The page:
Because there is no atmosphere on the moon, and hence no erosion, the Apollo astronauts’ footprints, roverprints and spaceship prints will stay preserved on the moon for at least the next 10 to 100 million years.

They won’t stay on there forever, though. The Moon is exposed to bombardment by meteorites that could easily wipe out a footprint on the moon. The Moon is also exposed to solar wind and over time this acts almost like weather on Earth to scour surfaces on the moon, but the process is very, very slow. Slowly over time, first the tracks will disappear — they will all be ground into and mixed into the soil.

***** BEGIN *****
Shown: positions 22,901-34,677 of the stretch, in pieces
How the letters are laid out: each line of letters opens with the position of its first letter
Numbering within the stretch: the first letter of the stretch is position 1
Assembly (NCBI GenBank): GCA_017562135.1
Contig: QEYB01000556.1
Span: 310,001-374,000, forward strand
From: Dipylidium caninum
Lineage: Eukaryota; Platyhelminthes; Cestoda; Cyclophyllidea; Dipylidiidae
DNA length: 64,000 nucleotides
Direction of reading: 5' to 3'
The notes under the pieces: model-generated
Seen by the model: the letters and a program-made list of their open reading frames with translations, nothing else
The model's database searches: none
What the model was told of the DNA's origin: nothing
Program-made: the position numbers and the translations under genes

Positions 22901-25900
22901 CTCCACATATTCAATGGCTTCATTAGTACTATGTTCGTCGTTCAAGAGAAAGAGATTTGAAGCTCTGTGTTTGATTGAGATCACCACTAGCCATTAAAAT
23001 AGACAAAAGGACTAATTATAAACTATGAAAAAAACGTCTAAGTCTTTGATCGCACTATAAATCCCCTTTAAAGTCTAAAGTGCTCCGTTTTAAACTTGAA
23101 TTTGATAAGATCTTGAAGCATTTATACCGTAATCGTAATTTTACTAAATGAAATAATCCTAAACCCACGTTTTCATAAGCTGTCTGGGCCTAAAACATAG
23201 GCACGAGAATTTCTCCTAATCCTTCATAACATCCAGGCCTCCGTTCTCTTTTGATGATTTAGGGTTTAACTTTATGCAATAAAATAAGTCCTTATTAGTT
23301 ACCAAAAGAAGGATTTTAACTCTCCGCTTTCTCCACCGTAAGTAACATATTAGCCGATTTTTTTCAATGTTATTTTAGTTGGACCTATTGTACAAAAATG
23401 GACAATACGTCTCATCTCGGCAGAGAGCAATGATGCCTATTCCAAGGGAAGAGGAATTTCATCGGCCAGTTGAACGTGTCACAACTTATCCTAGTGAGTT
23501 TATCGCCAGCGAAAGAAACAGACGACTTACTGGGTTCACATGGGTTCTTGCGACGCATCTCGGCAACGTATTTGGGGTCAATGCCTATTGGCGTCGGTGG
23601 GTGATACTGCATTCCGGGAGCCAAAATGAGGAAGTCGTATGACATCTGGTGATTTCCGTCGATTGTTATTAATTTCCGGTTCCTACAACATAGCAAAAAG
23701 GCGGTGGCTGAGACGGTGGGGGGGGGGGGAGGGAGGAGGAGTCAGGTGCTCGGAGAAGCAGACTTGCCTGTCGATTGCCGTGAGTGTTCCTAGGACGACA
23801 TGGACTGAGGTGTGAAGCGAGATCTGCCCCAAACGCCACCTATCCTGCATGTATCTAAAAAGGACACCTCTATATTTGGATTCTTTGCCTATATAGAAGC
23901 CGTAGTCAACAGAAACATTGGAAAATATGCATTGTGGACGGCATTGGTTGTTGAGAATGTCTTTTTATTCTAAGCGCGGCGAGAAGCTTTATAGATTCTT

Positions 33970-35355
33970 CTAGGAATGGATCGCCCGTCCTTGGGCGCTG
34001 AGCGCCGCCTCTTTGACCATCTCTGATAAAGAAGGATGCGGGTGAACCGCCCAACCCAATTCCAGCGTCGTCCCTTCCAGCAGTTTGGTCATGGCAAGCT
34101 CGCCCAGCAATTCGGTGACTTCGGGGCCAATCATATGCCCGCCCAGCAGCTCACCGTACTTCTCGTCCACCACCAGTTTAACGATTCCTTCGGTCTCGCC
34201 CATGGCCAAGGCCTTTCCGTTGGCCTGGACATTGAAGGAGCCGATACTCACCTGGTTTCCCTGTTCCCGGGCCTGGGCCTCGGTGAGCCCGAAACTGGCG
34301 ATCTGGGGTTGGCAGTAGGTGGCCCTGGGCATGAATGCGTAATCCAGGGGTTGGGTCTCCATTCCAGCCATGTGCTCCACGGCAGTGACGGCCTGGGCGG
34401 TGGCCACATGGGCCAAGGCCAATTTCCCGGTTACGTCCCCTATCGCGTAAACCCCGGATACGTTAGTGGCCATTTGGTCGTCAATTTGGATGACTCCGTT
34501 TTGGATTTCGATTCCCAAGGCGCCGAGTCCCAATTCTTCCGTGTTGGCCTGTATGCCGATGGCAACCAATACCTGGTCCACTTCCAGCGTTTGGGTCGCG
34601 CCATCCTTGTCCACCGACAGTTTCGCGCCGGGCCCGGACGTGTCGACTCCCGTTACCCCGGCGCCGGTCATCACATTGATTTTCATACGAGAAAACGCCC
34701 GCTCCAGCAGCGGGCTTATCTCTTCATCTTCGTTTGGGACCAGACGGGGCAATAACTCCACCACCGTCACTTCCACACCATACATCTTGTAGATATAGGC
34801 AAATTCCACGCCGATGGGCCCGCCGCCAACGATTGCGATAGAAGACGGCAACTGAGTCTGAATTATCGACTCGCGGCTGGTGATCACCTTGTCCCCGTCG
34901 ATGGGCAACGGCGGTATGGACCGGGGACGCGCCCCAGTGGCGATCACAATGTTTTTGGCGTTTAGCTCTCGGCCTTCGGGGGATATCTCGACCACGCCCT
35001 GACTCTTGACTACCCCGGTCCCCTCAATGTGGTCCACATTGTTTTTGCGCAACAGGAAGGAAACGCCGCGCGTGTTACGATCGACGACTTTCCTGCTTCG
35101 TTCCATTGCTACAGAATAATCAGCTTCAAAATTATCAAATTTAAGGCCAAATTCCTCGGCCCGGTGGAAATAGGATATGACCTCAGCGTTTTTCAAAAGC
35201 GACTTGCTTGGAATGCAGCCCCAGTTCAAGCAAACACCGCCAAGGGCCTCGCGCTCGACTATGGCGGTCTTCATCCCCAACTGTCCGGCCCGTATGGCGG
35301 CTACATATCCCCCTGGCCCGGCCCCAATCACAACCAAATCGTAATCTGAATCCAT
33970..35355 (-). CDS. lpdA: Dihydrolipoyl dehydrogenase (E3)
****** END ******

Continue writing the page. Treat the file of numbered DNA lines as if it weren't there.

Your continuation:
From past studies of moon rocks collected by astronauts during the Apollo missions, researchers have learned that the rocks erode at a rate of about 0.04 inches every 1 million years.

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